John Leach explains using HBase co-processors to support a full ANSI SQL RDBMS without modifying the core HBase source, showing how Hadoop/HBase can replace traditional RDBMS solutions.
The authors focus on POJO persistence over Cassandra, including automatic Cassandra schema generation and Spring context configuration using both XML and Java.
Roman Shaposhnik discusses more advanced features of HDFS, in addition to how YARN has enabled businesses to massively scale their systems beyond what was previously possible.
Sergi Almar reviews the architecture behind WebSocket and tries to show how to build highly scalable applications with it.
Yann Yu discusses how Solr and Hadoop complement each other, and how to use Solr as a real-time, analytical, full-text search front-end to data stored in Hadoop.
Leslie Lamport makes the case for separating the design details of what a program should do and how it should work from the business of writing code, and discusses how the design process should work.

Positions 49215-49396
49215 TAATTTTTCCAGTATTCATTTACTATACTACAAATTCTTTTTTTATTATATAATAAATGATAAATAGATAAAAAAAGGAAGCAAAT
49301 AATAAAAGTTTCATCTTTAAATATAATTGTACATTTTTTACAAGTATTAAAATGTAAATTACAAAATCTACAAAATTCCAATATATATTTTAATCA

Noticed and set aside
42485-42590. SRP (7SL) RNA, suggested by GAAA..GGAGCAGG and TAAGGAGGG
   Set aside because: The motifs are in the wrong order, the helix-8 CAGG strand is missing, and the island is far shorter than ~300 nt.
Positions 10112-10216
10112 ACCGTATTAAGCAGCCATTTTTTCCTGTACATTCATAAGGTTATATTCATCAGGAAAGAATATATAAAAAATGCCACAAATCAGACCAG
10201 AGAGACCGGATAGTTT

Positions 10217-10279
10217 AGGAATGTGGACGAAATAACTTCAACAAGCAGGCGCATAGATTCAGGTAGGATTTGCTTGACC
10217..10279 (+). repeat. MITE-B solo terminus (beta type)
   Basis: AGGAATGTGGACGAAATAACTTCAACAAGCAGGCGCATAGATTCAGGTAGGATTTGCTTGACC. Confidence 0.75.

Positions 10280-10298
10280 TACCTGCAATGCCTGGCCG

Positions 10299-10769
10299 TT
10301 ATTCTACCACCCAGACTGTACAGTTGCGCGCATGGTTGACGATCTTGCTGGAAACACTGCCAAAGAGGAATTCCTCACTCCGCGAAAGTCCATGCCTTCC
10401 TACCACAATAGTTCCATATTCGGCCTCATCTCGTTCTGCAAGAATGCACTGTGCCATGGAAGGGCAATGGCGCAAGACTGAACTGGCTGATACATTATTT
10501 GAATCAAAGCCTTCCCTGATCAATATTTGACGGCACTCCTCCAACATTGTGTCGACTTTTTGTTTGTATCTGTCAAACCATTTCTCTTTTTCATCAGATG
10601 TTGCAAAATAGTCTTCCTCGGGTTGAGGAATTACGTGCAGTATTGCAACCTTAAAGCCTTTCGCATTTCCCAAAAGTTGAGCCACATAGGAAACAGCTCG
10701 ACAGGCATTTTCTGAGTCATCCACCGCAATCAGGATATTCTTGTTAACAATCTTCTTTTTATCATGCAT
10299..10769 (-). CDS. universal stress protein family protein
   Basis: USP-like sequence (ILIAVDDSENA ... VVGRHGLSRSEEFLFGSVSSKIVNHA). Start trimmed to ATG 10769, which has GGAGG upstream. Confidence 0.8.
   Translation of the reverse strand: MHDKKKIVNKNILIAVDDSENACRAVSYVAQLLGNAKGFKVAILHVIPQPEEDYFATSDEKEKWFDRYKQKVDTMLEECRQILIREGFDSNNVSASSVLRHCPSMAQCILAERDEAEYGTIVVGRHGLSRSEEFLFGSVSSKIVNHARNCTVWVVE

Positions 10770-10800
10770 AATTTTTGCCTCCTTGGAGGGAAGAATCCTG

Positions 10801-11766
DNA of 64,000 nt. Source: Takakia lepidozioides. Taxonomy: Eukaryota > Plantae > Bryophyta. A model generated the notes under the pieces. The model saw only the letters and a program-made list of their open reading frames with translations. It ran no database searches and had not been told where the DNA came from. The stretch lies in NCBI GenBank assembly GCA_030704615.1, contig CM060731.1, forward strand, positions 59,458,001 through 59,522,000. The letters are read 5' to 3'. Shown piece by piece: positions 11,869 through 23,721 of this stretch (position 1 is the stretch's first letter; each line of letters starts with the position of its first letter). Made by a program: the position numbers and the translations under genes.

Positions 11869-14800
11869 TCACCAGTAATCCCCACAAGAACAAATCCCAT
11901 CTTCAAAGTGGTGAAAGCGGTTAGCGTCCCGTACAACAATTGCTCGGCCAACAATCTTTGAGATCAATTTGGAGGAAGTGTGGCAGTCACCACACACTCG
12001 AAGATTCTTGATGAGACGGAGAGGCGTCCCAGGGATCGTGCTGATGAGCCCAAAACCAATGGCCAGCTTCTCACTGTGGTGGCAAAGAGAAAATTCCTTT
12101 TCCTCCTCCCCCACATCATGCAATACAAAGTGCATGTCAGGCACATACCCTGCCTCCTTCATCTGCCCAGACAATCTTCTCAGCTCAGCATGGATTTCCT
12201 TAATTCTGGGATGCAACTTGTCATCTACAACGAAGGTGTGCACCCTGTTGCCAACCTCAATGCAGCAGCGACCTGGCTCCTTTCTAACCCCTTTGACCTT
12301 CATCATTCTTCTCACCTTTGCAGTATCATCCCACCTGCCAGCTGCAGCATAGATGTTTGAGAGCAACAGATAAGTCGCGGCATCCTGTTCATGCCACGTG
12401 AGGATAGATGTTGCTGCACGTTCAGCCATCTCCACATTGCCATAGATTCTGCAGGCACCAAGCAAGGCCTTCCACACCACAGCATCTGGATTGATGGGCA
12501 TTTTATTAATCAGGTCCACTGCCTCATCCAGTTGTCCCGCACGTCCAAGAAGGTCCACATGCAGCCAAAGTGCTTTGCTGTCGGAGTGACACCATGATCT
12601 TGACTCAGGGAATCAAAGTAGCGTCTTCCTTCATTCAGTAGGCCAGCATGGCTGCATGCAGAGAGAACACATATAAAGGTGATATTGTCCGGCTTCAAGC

Sid Anand discusses the architectural and development practices adopted by LinkedIn as a continuous growing company.
This talk goes over the design motivation for Zen and describe its internals including the API, type system and HBase backend.
John Bunting talks about different services Tumblr has built and how their architecture helps them be fault tolerant as they continue to grow.
Juergen Hoeller illustrates basic Spring Framework 4.0 concepts and selected Java 8 features within Spring's programming model, exploring the impact on application architectures.
Jeremy Stieglitz discusses best practices for a data-centric security , compliance and data governance approach, with a particular focus on two customer use cases.
Melody Meckfessel explores how Google's engineering teams use CD to build products and scale them, and how their strain of DevOps speeds launches and helps their engineering culture thrive.